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How Much is My Slip and Fall Case Worth?

Delivery guy in blue uniform slipped and lost his balance and threw boxes of food from restaurant in direction. Clumsy food delivery guy broke up an order for customer. Poor product delivery

When slip and fall accident victims meet for the first time with a premises liability lawyer, the first question they typically ask is: How much is my case worth? The answer is, as with most things in the law: It depends. Below, we discuss the factors that affect the likely value of your personal injury claims. If you have been injured in a slip and fall on someone else’s property in New York, call a dedicated NYC slip and fall lawyer at the Kohn Law Firm for advice and assistance.

How Bad Are Your Injuries?

The principal factor in determining the value of your slip and fall case is the extent of your injuries, as well as how those injuries have impacted your life. Personal injury settlements and jury awards are based primarily on determining what amount is necessary to compensate you for the harm you have suffered. In New York, slip and fall plaintiffs can recover both “economic” and “non-economic” damages.

Economic damages include things that can be measured quantitatively, such as past and future anticipated medical bills, income lost while recovering from injury, and the costs of rehabilitation and retraining. Non-economic damages are the more intangible, but no less real, harm accident victims suffer, such as pain and suffering, emotional distress, disfigurement, mental anguish, and other psychological injury.

If you suffered a serious injury that will result in lasting damage (e.g., paralysis, chronic pain, loss of limb), you could have a very significant claim for damage. If, on the other hand, you suffered only mild discomfort and will achieve a full recovery, then you might have a claim for damages but it will be more limited. In the latter case, you can still certainly recoup all of your medical bills and other expenses.

How Strong is Your Case?

The vast majority of personal injury cases result in settlement. Plaintiffs and defendants alike prefer to avoid trial. Trials are long and costly, as well as emotionally and mentally draining. They are also risky: You never know what a jury might do. The value of your case, then, turns heavily on whether you can prove to the defendant that you are likely to get a significant award from the jury, should you go to trial.

If you can convince the defendant that you will win at trial and that your award will be substantial, they will be more apt to offer you a reasonable settlement. If they believe your case is weak, and your damages are minimal, then they might offer only a lowball settlement. Your attorney will help you understand the strength of your case, including the evidence of negligence: Did a staircase collapse? Was a spill left uncleaned and unattended for hours? Did the defendants actually create the hazard themselves?

Additionally, the defendant’s personal risk-averseness will come into play. Some defendants are willing to risk losing at trial if it means they have any chance at paying little or nothing. Other defendants are willing to pay out a reasonable settlement just to avoid the risk of a huge jury award at trial. Your attorney will evaluate the defendant and work with you to determine a reasonable and attainable settlement amount.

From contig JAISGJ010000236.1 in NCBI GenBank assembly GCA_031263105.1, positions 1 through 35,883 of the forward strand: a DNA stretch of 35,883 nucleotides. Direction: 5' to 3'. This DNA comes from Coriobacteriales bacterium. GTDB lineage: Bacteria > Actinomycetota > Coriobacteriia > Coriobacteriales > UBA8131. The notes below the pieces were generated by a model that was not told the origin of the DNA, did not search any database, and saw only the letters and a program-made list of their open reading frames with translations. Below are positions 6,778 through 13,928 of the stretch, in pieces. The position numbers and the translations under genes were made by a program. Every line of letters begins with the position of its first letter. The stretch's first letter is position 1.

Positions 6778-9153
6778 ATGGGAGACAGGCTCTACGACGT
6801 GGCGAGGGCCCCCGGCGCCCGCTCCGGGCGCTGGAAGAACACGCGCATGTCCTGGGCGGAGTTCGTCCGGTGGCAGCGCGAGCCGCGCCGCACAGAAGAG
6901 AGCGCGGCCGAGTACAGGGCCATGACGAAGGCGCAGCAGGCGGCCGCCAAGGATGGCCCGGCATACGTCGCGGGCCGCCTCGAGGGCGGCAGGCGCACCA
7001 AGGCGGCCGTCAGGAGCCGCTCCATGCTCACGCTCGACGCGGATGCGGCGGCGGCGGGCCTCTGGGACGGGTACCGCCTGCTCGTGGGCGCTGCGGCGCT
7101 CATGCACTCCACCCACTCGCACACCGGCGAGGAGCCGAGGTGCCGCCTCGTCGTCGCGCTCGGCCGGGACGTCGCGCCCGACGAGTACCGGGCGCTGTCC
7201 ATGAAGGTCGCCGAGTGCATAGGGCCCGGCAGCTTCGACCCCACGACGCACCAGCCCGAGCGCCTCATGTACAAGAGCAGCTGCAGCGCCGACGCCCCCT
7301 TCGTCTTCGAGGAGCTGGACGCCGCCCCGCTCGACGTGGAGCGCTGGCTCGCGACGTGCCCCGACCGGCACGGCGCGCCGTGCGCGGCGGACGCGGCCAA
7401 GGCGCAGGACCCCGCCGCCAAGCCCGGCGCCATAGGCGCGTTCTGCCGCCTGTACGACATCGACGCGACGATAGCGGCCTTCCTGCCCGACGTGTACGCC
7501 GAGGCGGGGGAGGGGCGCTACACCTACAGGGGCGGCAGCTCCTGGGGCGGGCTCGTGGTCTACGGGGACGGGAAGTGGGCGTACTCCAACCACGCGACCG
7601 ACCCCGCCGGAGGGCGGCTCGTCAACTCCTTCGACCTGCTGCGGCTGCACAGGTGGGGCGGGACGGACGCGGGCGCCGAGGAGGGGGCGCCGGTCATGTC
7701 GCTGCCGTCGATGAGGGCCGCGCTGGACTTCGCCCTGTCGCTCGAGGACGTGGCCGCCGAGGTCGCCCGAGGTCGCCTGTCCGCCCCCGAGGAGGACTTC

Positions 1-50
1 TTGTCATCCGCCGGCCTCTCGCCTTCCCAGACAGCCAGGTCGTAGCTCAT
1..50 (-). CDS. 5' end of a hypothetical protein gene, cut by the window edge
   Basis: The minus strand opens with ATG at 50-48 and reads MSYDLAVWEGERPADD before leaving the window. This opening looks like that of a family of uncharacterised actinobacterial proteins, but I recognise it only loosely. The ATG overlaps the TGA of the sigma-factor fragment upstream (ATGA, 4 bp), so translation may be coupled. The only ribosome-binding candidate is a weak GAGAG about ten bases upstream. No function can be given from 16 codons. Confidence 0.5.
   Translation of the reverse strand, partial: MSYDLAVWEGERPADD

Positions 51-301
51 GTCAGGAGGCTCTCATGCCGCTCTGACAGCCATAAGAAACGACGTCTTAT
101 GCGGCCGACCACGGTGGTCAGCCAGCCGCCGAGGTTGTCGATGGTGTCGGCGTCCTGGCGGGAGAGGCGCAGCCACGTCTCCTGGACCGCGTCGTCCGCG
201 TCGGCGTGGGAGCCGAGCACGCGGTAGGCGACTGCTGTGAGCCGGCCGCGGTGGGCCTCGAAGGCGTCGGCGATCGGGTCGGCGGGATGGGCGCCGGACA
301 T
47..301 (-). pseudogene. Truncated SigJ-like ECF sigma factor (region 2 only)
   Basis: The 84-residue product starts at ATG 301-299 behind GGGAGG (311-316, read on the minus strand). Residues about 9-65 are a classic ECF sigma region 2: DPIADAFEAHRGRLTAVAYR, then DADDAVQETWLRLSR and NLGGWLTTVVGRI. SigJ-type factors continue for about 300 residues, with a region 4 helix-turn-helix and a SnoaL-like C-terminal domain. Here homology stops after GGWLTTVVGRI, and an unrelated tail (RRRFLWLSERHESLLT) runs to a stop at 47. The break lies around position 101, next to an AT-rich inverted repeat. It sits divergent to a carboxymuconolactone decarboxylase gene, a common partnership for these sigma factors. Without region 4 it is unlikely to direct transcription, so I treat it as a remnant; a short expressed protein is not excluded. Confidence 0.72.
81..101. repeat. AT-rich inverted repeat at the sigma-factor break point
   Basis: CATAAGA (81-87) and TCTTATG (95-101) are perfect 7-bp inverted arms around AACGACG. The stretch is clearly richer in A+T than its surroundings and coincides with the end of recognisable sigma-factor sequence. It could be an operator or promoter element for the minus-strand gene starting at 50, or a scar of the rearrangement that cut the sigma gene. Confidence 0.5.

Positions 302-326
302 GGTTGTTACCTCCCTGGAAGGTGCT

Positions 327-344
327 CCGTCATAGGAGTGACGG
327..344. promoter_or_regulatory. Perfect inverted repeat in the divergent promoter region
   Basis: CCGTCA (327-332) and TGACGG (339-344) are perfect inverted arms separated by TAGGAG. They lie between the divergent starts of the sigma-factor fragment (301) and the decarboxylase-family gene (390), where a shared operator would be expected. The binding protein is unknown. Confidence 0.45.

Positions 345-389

Who is the Defendant?

While the extent of your injuries and their impact on your life should, technically, determine the value of your personal injury claims, there are practical limitations on how much you can recover. If you were injured in someone’s home, your award will likely be limited by their homeowner’s insurance or other general liability insurance. People simply cannot afford to pay much more out of pocket.

If, however, you were injured in a grocery store or other public place, then the defendant might have significantly “deeper pockets.” If your injuries are severe, and the defendant is able to afford paying a higher award, then your chances of getting a higher-value settlement or jury award are greater as well.

How Bad Was the Defendant’s Conduct?

Under certain circumstances, you may be able to collect a significant award of additional damages beyond those necessary to compensate you for your injuries. Personal injury plaintiffs can collect “punitive” damages when the defendant’s conduct was especially reckless or malicious. Punitive damages are awarded on top of “compensatory” damages (medical bills, lost wages, etc.); they are meant to punish wrongdoers rather than to compensate accident victims.

In New York, punitive damages are not very common, and the bar is high. Plaintiffs must show that the defendant’s conduct was so deliberately and consciously negligent that their conduct was “willful and wanton.” In a slip and fall case, the plaintiff would likely need to show either that the defendant deliberately created the hazard that led to the accident, or that they consciously and egregiously disregarded the risk posed by the hazard (such as if a hazardous condition was left for days or weeks, causing multiple accidents or near-accidents).

Compassionate and Professional Legal Services After a Bronx Slip and Fall Accident

If you or someone you love has been hurt in a slip & fall on someone else’s property in New York, find out if you’re entitled to money damages for your injuries by contacting the experienced and trial-ready New York slip and fall injury lawyers at the Bronx offices of the Kohn Law Firm for a free consultation at 718-409-1200.

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